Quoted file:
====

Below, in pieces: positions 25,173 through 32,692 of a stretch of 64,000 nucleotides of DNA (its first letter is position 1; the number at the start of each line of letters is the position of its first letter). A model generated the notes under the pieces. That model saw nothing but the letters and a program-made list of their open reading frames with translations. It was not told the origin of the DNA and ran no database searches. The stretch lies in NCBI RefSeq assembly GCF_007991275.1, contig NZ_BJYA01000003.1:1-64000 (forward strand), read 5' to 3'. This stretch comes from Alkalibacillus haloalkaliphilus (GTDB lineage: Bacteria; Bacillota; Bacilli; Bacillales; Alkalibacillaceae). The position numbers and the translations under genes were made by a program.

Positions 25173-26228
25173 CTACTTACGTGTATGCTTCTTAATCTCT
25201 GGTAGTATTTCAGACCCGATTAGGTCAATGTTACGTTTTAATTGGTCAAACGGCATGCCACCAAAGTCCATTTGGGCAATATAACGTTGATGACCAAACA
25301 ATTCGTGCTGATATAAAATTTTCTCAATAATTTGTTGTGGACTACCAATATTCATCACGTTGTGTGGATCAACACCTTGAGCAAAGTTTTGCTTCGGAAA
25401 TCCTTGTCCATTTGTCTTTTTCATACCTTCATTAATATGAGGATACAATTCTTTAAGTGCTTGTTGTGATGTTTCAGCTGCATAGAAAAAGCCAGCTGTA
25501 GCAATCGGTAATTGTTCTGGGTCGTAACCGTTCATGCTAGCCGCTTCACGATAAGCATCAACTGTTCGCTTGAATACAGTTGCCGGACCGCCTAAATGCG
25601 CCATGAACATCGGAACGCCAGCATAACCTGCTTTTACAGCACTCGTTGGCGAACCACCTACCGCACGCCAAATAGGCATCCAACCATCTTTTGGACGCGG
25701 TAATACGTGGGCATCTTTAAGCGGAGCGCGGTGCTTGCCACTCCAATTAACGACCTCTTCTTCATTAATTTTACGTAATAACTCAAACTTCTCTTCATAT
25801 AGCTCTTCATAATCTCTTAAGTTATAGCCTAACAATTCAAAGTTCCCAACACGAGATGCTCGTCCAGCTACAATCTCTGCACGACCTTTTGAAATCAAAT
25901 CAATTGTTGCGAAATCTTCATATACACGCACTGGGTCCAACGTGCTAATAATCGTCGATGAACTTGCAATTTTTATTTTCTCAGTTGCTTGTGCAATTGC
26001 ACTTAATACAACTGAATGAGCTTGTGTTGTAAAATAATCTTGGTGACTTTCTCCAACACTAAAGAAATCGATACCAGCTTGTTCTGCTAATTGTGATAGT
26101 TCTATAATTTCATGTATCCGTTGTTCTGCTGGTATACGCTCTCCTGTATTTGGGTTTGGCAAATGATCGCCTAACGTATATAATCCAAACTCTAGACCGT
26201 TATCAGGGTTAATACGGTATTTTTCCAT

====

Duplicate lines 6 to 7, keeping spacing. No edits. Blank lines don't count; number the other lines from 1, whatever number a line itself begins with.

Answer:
25401 TCCTTGTCCATTTGTCTTTTTCATACCTTCATTAATATGAGGATACAATTCTTTAAGTGCTTGTTGTGATGTTTCAGCTGCATAGAAAAAGCCAGCTGTA
25501 GCAATCGGTAATTGTTCTGGGTCGTAACCGTTCATGCTAGCCGCTTCACGATAAGCATCAACTGTTCGCTTGAATACAGTTGCCGGACCGCCTAAATGCG